Apr 8, 2020California growers to ‘harvest every box’ despite COVID-19
The California Strawberry Commission plans to “harvest every box” during the April-May harvests, despite disruption in the marketplace caused by COVID-19.
California blueberry harvests during the same time will also be affected, according to an open letter the commission wrote to its distributors. The April 8 open letter, was signed by California Strawberry Commission (CSC) President Rick Tomlinson and Chairman Hector Gutierrez, who is also a grower.
In the letter, the commission said rather than let the crop rot in the field, it was choosing to “have faith in our supply chain partners to get this important source of vitamins and nutrients into the hands of consumers, through supermarkets, food banks, online, and every other channel available.”
The commission noted that strawberries are the second-most-consumed fruit that is high in vitamin C – second only to oranges.
Read the full letter below:
Open Letter to Our Partners in the Food Supply Chain:
During the uncertainty caused by the COVID-19 Pandemic, the food supply chain has been called upon to create stability for the country. As the largest agricultural employer in the country, California strawberry farms were among the first to implement CDC guidance. Strawberry farms are committed to protecting farm worker health, maintaining farm jobs and harvesting every box for American consumers.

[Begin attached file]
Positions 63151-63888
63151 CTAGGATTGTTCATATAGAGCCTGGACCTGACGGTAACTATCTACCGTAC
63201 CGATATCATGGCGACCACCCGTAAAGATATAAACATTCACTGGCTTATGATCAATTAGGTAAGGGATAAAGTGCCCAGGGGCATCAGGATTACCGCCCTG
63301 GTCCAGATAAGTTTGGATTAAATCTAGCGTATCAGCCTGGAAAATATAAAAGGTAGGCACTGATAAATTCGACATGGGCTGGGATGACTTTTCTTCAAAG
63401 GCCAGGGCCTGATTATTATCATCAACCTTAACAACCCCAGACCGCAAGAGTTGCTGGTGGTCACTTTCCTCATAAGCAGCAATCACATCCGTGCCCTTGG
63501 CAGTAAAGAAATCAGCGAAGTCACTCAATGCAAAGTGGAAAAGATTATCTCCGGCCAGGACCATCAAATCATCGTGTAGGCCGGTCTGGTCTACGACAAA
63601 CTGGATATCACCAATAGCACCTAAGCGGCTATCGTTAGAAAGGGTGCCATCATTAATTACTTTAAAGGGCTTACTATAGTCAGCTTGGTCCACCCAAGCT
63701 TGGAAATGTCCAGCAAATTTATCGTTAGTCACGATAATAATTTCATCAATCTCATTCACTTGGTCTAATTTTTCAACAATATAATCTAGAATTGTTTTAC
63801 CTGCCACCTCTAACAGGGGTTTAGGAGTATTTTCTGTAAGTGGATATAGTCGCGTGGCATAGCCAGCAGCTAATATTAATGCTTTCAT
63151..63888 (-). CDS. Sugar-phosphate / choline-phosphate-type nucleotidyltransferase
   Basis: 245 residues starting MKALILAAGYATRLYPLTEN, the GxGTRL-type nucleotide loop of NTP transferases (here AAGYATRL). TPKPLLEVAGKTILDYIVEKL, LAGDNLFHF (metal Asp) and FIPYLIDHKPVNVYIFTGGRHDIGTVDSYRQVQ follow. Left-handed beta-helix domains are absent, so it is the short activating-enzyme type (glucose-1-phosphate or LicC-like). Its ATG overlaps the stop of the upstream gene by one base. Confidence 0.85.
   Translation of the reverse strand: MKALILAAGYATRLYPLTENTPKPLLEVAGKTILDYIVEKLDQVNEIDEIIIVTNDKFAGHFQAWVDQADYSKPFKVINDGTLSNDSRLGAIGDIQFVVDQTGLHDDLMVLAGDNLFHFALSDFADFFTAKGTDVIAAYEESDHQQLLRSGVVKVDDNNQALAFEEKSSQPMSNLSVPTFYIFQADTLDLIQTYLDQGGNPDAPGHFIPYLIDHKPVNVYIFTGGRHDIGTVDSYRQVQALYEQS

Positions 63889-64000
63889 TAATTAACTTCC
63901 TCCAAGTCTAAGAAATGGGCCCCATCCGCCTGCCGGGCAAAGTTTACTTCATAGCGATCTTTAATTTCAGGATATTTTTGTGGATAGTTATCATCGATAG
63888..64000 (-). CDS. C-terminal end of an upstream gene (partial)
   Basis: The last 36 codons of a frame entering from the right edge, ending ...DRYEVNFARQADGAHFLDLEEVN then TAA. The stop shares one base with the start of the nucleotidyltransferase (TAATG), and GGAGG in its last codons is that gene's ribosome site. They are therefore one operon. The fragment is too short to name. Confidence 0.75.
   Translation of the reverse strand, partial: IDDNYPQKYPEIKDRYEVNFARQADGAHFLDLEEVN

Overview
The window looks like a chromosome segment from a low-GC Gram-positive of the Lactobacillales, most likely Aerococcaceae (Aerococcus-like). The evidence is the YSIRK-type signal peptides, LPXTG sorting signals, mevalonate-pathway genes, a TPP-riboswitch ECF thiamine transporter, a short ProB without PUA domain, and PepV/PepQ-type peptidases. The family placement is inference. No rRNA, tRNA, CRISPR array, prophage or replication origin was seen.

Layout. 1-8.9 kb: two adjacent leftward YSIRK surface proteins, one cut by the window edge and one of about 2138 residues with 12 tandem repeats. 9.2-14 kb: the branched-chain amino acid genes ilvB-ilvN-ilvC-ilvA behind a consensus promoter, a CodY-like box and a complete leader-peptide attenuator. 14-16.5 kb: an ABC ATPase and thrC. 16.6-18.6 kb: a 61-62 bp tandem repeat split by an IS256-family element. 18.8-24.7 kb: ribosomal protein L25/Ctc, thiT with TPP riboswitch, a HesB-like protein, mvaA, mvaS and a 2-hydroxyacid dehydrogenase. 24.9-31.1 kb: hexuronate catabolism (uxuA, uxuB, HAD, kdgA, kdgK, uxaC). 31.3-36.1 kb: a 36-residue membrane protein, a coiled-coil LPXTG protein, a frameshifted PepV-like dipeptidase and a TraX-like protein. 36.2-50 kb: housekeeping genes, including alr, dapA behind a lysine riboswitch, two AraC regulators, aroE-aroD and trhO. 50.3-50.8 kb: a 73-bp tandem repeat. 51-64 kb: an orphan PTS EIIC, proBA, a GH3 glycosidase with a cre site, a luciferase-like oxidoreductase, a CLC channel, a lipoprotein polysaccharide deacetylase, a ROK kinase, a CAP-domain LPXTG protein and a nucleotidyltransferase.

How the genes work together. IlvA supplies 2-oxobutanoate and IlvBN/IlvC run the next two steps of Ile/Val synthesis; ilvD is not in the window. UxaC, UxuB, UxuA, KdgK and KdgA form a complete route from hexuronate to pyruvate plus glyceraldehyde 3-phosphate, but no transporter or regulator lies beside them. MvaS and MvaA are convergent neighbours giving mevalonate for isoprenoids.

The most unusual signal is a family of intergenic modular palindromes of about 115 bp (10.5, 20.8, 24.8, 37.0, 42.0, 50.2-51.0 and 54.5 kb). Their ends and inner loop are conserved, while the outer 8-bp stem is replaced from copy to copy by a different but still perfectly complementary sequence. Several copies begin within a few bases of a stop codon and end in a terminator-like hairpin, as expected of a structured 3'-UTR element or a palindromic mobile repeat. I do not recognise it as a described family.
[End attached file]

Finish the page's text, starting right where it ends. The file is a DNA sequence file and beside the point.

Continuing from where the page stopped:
For consumers, strawberries have a special role, as one of the top two fruits designated as high in vitamin C. During the spring (April 15-June 1) strawberries are the second most consumed, high in vitamin C, fresh fruit, after oranges.
Now, strawberry supplies are threatened by the COVID-19 peak in April and downward trend into May – which has already brought food service to a standstill and stores to regulate consumer access.
Perishable items will be most affected by the COVID-19 peak, especially crops such as berries that will be in full production during the same period of April through May. Blueberry farms in Florida, Georgia, and California, as well as California strawberry farms project more than 30% of the crop will be disrupted – threatening the loss of thousands of jobs and hundreds of millions of dollars. For comparison, fresh strawberry retail sales were over $953 million during the 13 weeks ending June 16, 2019.
Our options are few: leave the crop to rot in the field or pick every box and have faith in our supply chain partners to get this important source of vitamins and nutrients into the hands of consumers, through supermarkets, food banks, online, and every other channel available.
Our choice is clear – harvest every box. We have asked the US Department of Agriculture for assistance and call upon every link in the supply chain to restock shelves and help us preserve over 70,000 jobs related to delivering healthy, nutritious strawberries to consumers, and for all to stay safe.
Hector Gutierrez, Farmer & Chairman
Rick Tomlinson, President